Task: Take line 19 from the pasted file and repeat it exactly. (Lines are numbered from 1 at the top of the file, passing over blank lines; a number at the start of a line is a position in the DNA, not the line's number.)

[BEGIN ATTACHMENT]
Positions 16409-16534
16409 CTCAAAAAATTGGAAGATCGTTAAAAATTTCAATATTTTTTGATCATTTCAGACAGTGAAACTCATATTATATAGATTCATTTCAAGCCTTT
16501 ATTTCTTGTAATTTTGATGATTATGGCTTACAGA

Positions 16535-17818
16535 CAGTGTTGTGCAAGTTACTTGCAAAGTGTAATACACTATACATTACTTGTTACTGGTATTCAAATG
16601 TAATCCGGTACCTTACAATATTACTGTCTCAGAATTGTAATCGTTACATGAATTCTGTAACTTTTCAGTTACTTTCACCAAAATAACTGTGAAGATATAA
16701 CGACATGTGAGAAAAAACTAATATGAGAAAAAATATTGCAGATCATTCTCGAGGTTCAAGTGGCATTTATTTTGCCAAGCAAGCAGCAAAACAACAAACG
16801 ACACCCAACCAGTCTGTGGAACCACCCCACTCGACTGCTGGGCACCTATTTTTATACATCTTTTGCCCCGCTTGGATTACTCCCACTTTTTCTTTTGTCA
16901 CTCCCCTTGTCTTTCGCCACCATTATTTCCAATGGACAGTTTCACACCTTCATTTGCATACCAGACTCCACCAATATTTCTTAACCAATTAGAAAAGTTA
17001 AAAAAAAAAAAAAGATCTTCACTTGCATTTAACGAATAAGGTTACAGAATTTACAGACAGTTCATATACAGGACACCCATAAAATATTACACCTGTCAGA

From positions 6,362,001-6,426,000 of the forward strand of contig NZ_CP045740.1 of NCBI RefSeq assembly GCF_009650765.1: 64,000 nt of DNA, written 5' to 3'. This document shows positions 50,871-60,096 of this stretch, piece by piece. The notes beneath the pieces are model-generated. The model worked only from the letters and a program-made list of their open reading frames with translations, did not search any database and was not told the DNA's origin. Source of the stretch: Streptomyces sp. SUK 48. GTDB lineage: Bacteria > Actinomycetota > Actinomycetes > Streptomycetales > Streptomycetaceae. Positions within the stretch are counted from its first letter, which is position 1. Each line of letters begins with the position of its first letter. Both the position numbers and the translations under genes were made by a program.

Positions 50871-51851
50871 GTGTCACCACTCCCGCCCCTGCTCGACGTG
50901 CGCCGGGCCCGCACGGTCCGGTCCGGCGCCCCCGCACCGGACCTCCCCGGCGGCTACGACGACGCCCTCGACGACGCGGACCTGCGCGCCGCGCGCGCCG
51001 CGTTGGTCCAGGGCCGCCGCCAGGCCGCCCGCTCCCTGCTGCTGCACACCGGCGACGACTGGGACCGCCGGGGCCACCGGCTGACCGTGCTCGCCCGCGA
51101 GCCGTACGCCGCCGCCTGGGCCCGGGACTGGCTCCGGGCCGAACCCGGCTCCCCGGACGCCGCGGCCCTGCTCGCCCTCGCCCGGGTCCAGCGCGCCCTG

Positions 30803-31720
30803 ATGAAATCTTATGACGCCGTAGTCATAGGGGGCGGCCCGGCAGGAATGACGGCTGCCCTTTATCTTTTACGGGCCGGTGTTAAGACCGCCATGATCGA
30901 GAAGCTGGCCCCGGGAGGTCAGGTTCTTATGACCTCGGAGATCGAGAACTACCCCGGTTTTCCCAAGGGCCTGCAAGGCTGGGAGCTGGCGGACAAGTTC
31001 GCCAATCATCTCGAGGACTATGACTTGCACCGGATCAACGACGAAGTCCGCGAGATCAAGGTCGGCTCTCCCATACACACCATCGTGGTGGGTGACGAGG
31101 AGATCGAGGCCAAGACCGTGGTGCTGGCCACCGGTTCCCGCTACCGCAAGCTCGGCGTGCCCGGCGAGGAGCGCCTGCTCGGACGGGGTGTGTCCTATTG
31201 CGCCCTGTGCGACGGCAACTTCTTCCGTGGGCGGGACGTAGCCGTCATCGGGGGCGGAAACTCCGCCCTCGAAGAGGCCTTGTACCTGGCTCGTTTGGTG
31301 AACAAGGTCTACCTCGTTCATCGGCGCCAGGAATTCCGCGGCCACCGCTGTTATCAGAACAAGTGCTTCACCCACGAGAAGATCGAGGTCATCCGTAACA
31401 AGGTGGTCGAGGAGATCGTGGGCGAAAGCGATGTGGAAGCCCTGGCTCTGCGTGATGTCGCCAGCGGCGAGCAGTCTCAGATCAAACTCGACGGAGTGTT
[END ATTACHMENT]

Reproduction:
30901 GAAGCTGGCCCCGGGAGGTCAGGTTCTTATGACCTCGGAGATCGAGAACTACCCCGGTTTTCCCAAGGGCCTGCAAGGCTGGGAGCTGGCGGACAAGTTC